I'm the first man to be a full-fledged member of the Ithaca (N.Y.) Breast Cancer Alliance. I'm probably not the only male in this area with the disease, but men who have it are unlikely to wear pink ribbons or join support groups. It's partly generational-most of the men are older and aren't inclined to talk about such a personal issue. Men find it hard to discuss their prostate cancer, let alone a "female" disease. The Internet, though, has been a real help. After I was diagnosed, I logged on and searched for the keyword "breasts." There were three categories: pornography, information about breast cancer and a hell of a lot of chicken recipes. Later, I joined the Breast-Cancer Listserve--a group that shares information and support online. I really do feel a sense of community by sharing with others who have been through the same ordeal. Available 24 hours a day, the Net was especially useful when chemotherapy wreaked havoc with my sleep patterns.

A few weeks after my mastectomy, I went to a store looking for a new navy blazer. I was stumped by the choice of single-and double-breasted models. Whichever I decided would be making some sort of psychological statement-perhaps the single breasted might say that I'm proud of my single-breasted self; or the double breasted would say that I'm still the same, complete person. My decision-making ability, slowed by "chemobrain," could not deal with the nuances, so I bought a noncommittal beige sweater instead.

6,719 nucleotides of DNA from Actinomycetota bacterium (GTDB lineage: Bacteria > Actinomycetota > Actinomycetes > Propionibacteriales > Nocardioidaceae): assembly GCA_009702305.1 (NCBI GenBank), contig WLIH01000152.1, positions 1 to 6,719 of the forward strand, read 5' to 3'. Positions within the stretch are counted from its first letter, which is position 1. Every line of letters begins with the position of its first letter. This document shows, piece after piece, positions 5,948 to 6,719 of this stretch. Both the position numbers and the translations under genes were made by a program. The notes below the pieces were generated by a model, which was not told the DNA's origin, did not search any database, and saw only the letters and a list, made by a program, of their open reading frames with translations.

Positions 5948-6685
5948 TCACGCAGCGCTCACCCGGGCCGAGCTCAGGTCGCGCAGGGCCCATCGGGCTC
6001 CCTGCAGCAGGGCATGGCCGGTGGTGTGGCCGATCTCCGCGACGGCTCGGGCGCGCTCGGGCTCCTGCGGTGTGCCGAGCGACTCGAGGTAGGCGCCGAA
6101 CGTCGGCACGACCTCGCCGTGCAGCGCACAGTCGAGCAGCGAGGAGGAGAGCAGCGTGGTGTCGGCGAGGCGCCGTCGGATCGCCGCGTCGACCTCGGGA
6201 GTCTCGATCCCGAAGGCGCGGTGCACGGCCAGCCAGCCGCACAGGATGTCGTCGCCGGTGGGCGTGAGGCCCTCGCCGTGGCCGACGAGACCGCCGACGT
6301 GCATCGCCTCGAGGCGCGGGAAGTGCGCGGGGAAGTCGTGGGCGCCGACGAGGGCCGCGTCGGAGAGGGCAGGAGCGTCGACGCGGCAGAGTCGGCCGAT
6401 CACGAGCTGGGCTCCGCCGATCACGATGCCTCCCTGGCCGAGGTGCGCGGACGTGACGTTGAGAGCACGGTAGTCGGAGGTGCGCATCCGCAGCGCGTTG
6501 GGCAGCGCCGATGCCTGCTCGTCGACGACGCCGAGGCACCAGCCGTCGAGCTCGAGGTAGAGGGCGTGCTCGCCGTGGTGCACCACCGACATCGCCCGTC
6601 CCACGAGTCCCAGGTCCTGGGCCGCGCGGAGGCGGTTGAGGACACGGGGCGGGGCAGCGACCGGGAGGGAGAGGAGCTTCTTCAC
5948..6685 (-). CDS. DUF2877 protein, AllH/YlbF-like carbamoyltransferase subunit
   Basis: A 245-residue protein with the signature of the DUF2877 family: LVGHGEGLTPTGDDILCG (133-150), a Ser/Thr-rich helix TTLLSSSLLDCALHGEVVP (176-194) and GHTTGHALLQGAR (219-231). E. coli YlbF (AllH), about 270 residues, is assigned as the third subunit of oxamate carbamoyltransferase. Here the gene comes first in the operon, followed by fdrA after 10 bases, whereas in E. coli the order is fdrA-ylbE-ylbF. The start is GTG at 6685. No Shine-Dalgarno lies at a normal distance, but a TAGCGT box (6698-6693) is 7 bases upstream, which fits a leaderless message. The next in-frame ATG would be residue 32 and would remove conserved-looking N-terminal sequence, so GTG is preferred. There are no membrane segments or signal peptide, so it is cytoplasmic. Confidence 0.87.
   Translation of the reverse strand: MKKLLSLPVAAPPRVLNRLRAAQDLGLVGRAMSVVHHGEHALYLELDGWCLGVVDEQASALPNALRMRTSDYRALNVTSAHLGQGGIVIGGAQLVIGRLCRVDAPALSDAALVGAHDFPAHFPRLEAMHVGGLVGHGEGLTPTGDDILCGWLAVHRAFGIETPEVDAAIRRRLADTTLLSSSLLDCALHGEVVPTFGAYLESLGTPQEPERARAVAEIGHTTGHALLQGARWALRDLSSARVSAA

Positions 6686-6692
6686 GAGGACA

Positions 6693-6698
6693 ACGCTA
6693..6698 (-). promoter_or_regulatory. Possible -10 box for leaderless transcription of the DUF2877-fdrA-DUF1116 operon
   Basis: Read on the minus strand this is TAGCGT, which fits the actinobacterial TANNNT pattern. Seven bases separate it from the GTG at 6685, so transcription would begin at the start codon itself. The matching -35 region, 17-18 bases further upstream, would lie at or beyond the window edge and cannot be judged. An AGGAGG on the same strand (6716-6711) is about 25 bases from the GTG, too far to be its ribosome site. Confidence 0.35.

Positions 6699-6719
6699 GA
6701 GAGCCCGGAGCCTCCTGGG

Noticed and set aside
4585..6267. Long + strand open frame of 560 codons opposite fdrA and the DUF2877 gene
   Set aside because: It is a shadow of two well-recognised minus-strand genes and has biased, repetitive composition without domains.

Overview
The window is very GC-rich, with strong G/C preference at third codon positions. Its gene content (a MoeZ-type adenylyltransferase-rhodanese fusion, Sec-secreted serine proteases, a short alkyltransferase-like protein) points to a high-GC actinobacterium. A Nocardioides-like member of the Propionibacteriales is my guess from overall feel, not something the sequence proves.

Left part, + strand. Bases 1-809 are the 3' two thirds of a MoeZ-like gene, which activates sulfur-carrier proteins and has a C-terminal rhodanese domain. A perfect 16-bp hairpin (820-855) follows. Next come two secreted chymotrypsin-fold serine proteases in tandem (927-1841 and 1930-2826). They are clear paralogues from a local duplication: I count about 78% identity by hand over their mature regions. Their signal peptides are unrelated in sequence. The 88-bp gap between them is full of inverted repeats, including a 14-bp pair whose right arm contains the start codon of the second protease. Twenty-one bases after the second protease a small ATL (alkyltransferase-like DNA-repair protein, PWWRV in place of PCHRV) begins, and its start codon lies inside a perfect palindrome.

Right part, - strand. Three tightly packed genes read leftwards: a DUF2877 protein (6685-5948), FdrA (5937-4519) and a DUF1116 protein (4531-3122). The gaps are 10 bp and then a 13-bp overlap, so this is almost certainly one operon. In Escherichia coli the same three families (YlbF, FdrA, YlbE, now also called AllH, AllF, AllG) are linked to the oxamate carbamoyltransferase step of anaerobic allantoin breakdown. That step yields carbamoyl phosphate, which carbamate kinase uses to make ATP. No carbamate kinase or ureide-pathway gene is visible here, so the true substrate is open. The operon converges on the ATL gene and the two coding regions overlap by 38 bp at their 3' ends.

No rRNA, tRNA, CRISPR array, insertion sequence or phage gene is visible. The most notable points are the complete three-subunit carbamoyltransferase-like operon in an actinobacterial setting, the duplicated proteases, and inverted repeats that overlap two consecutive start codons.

I'll soon begin taking Tamoxifen, a commonly used hormonal drug. One common side effect is hot flashes. Let me note that I'm learning more about women's health concerns than I ever imagined. As my women friends enter menopause, they may be calling me for advice.

There are certain indignities that come with my condition. I once went to the hospital for some lab work, and the lab tech, noting the referral slip, asked, "Is this the correct diagnosis?" I suspect that she doesn't ask women that question. And I felt odd going to a "women's imaging center" for a mammogram. My follow-up letter from the center was addressed to Ms. Robert Riter. The radiology tech did note that I had the hairiest chest she's ever seen in a mammogram room. I think that deserves some sort of award.